I don't think he realizes how incredibly rude this is. I don't know anything about him aside from what he's posted on LinkedIn. If I were going to recommend someone for a position, it would only be someone whom I know well and trust not to make me look like a bad judge of skill or character. I can't say that for him.

I'm genuinely happy to help people I know and trust. Recently a recruiter emailed me asking to discuss a position as Deputy Director of Behavioral Health, offering a six-figure salary. Even though I love my job, I figured I had nothing to lose by talking to him. Turns out the job isn't right for me, but it's perfect for a former colleague; I called her and sent her the recruiter's contact information.

But I don't know this new connection. I've never seen his work. I don't know if he's a good person. Why on earth would I risk my reputation to recommend him for a job? I thought about responding to him along the lines of,

Listen, this is not how you network. You don't send an email to someone who doesn't know you and ask for a job. You get to know a person, and they get to know you, and then if they feel comfortable recommending you, they will. You come across as horrendously unprofessional and presumptuous.

But it's not my job to fix him, and I think that just ignoring his request will send the right message. If it doesn't, I can always block him.

This should teach me not to accept connection requests from junior-level people I don't know. If that sounds horribly pragmatic, well, it is. I got another connection request a week ago from a psychiatrist who's worked with veterans for 25 years. Hells yeah I accepted! But no more brand new starting out unknowns.

I've been used by enough men in my time; I don't need to extend exploitation into my professional life.

Copyright (c) "Ayelet Survivor"

Saturday, July 09, 2016

Aunt Luba drops a conversational cluster bomb

Two nights ago my Aunt Luba called to let me know she was sending me a sizeable check. Not because she thinks I need it, but because she loves me and wants me to have something before she dies. So the government won't get it, I guess.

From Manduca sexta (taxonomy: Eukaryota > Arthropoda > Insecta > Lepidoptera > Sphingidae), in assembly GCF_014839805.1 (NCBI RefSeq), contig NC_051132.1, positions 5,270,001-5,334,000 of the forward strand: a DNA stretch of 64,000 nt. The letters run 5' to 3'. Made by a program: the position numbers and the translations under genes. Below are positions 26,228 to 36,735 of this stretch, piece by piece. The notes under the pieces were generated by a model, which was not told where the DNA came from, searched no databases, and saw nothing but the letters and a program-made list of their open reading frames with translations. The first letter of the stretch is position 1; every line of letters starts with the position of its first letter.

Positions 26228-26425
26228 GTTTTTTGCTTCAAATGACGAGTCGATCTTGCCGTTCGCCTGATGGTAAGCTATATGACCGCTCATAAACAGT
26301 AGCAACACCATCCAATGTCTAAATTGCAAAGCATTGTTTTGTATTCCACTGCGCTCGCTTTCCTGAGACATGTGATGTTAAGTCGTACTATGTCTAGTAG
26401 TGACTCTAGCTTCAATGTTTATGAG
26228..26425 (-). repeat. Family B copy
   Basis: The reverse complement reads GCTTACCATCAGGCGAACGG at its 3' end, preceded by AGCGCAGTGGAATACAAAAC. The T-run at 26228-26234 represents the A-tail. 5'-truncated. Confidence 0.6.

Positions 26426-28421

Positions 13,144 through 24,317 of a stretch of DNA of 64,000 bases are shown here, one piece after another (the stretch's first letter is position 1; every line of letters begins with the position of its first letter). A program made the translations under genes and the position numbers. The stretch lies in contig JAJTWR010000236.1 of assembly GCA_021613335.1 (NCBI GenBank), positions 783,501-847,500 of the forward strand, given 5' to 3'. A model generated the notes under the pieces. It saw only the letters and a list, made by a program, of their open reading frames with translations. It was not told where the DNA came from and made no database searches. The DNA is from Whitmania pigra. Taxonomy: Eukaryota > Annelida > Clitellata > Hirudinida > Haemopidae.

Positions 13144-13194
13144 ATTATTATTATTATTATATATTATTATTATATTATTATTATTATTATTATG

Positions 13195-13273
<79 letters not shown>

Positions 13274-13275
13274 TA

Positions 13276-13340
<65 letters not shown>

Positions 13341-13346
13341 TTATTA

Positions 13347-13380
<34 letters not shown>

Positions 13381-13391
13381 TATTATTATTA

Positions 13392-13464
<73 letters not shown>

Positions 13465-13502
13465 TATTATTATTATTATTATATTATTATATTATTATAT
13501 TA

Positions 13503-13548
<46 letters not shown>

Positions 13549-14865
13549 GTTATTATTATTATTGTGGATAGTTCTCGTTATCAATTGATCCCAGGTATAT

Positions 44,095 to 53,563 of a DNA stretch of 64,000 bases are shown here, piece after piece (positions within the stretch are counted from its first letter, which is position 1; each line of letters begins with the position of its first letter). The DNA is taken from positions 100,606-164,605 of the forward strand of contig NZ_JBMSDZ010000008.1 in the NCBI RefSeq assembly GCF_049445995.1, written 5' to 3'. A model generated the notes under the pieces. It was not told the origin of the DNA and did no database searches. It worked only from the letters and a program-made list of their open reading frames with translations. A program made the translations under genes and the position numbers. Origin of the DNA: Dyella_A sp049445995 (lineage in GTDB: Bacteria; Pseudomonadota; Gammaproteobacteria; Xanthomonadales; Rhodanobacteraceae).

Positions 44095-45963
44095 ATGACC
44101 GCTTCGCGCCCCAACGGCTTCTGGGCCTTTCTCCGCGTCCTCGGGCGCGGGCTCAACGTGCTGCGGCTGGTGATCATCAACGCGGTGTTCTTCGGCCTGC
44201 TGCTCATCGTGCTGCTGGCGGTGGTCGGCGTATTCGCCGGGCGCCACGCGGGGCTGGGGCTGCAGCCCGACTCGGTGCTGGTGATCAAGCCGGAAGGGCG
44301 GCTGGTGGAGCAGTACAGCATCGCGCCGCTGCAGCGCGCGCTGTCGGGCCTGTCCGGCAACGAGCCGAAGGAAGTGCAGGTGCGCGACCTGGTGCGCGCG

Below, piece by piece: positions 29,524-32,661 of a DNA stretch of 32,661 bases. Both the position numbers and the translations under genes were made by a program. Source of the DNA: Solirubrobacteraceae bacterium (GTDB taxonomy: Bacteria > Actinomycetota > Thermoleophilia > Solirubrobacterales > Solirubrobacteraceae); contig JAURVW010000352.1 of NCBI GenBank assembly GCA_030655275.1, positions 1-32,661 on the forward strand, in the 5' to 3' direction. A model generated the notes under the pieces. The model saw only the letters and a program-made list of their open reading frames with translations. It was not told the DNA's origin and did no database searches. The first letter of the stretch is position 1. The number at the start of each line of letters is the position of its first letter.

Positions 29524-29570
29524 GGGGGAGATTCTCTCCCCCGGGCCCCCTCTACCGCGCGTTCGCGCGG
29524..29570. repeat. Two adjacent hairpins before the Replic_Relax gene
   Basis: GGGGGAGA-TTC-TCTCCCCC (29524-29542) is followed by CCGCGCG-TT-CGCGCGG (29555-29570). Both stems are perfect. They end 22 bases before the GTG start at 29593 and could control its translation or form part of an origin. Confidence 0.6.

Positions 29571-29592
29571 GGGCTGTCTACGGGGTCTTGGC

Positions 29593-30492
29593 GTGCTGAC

We talked about my estrangement from my mother because she still lives with and adores the degenerate pervert. "I can't go to family events and see her," I said.

"You know, I was abused as a child, too," said Luba. "And had to see that person at family events."

WOW. During the ensuing shocked silence, I struggled to think of what I couldn't ask her. Who it was, of course; when and what happened; and if it happened to my mother too.

I bet it happened to my mother too. That's what the Prominent Sex Addiction Expert thought. Incest happens not only because fathers/father figures commit it, but because mothers/mother figures don't stop it, don't see it as wrong, or don't "see" it. They don't consciously ignore it--they're too emotionally distant to acknowledge it.

This verges into psychoanalytical territory, an area that is somewhat foreign to me, but it must be true. Because that's what happened. My mother knew the degenerage pervert tried to have sex discussions with me. He even tried in front of her. She told him to stop, but I don't think he stopped. She knew what was going on and she ignored it. Maybe not consciously. I'd like to think not consciously.

But if she was molested, or incested, then I can see why she doesn't think what happened to me was abuse. My Aunt Katya agrees with her.

Katya called me, and I spoke with her. We've always had a good relationship; she's always supported me. So I thought I could tell her what the degenerate pervert did, and name it as incest.

She said, "Oh, c'mon!"

That's a punch in the throat.